From 1961 until 1969, Brown taught introductory painting and drawing classes at the California School of Fine Arts, San Francisco. In 1964, she was invited to University of Colorado at Boulder to teach during the summer.[20] Brown taught painting to both undergraduate and graduate students. She also taught at the Academy of Art College in San Francisco (1966–1967 and 1971–1973), the University of Victoria, British Columbia (1969), Sacramento State College (1970–1971), and Mills College, Oakland (1973).[21] In 1974, she became an assistant art professor at the University of California, Berkeley and was given tenure.[22]


In the late 1970s, Brown became increasingly interested in spirituality and New Age ideas, eventually becoming a friend of Sathya Sai Baba.[23] She made a number of trips to his ashram in Puttaparthi, India. She withdrew from painting later on and concentrated on public sculpture. Her influences were Egyptian and Hindu icons.[11] The works she produced after this trip reflected the experiences and observations she made.[24] Brown then travelled all over the world, producing paintings from the different cultures and experiences she was having. In 1990, Brown travelled to India to help with the installation of one of her obelisks. Brown died along with Bonnie Lynn Mainric, 43, of San Francisco, and Michael Oliver, 25, a Santa Cruz comedian on 26 October 1990 when a concrete turret from the floor above collapsed while they were installing the mosaic obelisk at Sai Baba's Eternal Heritage Museum in Puttaparthi, India. At the time of her death Joan was married to Mike Hebel.[25][26][27]


  1. ^ a b Glueck, Grace. "Joan Brown, Artist and Professor, 52; Inspired by Ancients", The New York Times, Retrieved 2 March 2015.
  2. ^ "Funk art". Oxford University Press. Retrieved 20 April 2016.
  3. ^ a b "Biography" Archived 2018-10-14 at the Wayback Machine, The Joan Brown Estate, Retrieved online 14 October 2018.
  4. ^ Tsujimoto and Baas 1998, p. 3.
  5. ^ a b c d Tsujimoto and Baas 1998, p. 11.
  6. ^ Handy, Amy (1989). "Artist's Biographies - Joan Brown". In Randy Rosen; Catherine C. Brower (eds.). Making Their Mark. Women Artists Move into the Mainstream, 1970-1985. Abbeville Press. p. 241. ISBN 0-89659-959-0.
  7. ^ a b c Stein, Judith E.; Ann-Sargent Wooster (1989). "Making Their Mark - Reviving Representation". In Randy Rosen; Catherine C. Brower (eds.). Making Their Mark. Women Artists Move into the Mainstream, 1970-1985. Abbeville Press. pp. 75–77. ISBN 0-89659-959-0.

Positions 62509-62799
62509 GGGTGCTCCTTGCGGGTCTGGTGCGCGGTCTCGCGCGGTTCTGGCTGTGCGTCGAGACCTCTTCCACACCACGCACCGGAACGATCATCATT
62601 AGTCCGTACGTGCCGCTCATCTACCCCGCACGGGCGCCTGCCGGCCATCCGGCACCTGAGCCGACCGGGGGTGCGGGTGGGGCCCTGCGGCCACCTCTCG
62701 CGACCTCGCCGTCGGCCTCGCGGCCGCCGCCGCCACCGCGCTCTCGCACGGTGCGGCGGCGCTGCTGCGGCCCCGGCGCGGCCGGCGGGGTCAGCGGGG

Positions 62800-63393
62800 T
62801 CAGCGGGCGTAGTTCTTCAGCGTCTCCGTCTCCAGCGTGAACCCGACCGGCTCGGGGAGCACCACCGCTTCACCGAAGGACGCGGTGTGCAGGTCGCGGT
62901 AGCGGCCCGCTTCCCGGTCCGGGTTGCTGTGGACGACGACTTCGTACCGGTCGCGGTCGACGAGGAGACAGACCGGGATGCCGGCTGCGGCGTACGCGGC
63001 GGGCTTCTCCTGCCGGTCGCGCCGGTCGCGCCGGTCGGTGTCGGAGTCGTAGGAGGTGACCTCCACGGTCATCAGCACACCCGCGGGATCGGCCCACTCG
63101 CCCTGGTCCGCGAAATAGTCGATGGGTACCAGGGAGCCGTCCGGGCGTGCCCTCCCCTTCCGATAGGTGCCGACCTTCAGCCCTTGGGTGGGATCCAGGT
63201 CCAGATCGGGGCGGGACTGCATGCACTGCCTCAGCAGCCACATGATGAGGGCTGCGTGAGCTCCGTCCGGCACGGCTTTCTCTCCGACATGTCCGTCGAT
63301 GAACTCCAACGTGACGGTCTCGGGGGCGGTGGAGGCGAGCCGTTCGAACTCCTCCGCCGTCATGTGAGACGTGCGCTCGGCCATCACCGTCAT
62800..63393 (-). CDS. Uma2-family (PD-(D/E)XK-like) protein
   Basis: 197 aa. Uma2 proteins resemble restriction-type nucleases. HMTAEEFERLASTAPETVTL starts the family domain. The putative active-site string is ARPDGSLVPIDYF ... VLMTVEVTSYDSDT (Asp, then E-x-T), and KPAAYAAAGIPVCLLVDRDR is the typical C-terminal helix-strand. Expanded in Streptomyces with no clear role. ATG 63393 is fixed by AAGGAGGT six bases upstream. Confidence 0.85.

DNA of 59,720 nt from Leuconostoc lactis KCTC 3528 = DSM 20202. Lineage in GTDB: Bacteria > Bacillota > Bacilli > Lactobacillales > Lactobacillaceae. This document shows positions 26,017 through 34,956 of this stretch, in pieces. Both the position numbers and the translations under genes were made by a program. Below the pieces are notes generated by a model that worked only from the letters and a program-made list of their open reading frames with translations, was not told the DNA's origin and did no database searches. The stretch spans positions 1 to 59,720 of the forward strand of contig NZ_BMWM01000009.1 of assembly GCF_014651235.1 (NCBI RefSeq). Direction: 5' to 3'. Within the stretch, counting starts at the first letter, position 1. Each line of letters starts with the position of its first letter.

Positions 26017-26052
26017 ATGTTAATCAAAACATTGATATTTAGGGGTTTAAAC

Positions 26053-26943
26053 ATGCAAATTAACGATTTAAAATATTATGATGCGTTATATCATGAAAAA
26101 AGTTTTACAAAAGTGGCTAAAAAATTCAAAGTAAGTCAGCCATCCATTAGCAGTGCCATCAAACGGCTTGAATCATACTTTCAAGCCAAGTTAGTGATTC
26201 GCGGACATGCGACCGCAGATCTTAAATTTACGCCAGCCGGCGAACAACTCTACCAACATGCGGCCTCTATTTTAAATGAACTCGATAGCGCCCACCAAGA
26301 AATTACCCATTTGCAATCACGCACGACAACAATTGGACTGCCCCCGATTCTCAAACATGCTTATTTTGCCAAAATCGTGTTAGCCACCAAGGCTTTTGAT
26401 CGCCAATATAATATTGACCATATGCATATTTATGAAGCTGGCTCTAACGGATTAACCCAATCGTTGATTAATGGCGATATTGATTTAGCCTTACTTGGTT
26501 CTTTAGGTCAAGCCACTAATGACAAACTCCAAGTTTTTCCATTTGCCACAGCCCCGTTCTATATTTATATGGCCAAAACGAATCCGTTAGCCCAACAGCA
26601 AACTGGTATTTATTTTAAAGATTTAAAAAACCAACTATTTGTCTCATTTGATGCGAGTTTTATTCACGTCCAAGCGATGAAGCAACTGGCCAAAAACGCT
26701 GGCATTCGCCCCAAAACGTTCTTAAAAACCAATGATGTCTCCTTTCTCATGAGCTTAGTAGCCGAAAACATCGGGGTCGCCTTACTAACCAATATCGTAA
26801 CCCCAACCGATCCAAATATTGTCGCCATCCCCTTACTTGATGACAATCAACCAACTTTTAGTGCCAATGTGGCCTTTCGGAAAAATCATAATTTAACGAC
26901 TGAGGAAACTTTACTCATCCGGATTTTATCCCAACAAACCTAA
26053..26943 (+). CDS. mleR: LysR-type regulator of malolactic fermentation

8. ^ a b c FitzSimons, Casey. "'Transformation: The Art Of Joan Brown' At The Berkeley Art Museum And The Oakland Museum Of California." Artweek 29.12 (1998): 12-13. Art Full Text (H.W. Wilson). Web. 5 May 2016.
  9. ^ Tsujimoto and Baas 1998, p. 235.
  10. ^ Strong, Charles; Whitney Chadwick (1995). Working Together—Joan Brown and Manuel Neri, 1958-1964: March 21-April 29, 1995. Wiegand Gallery, College of Notre Dame.
  11. ^ a b Knight, Brenda, ed. (1998). Women of the Beat Generation: The Writers, Artists and Muses at the Heart of a Revolution. Conari Press. pp. 327–330. ISBN 978-1-57324-138-0.
  12. ^ Tsujimoto and Baas 1998, pp. 3–4.
  13. ^ a b c Tsujimoto and Baas 1998, p. 1.
  14. ^ Tsujimoto and Baas 1998, p. 30.
  15. ^ Tsujimoto and Baas 1998, p. 63.
  16. ^ Tsujimoto and Baas 1998, p. 75.
  17. ^ Tsujimoto and Baas 1998, p. 98.
  18. ^ Tsujimoto and Baas 1998, p. 107.
  19. ^ "Biography". Joan Brown Estate. Archived from the original on 4 December 2013. Retrieved 14 May 2014.
  20. ^ Tsujimoto and Baas 1998, p. 65.
  21. ^ Tsujimoto and Baas 1998, pp. 235–237.
  22. ^ Tsujimoto and Baas 1998, p. 237.
  23. ^ Schwartz, Stephen (October 30, 1990). "Guru Followers Killed With Joan Brown Accident in India claims lives of 3 from Bay Area". San Francisco Chronicle.
  24. ^ Tsujimoto and Baas 1998, p. 138.
  25. ^ "Internationally Known Bay Area Artist Dies in Museum Accident in India", Associated Press, October 28, 1990. (Accessed via LexisNexis Academic, 2008-03-15.)
  26. ^ "Joan Brown, Art: Berkeley", University of California: In Memoriam, 1991.
  27. ^ Schwartz, Stephen (October 30, 1990). "Guru Followers Killed With Joan Brown Accident in India claims lives of 3 from Bay Area" (PDF). The San Francisco Chronicle. Retrieved 23 October 2019.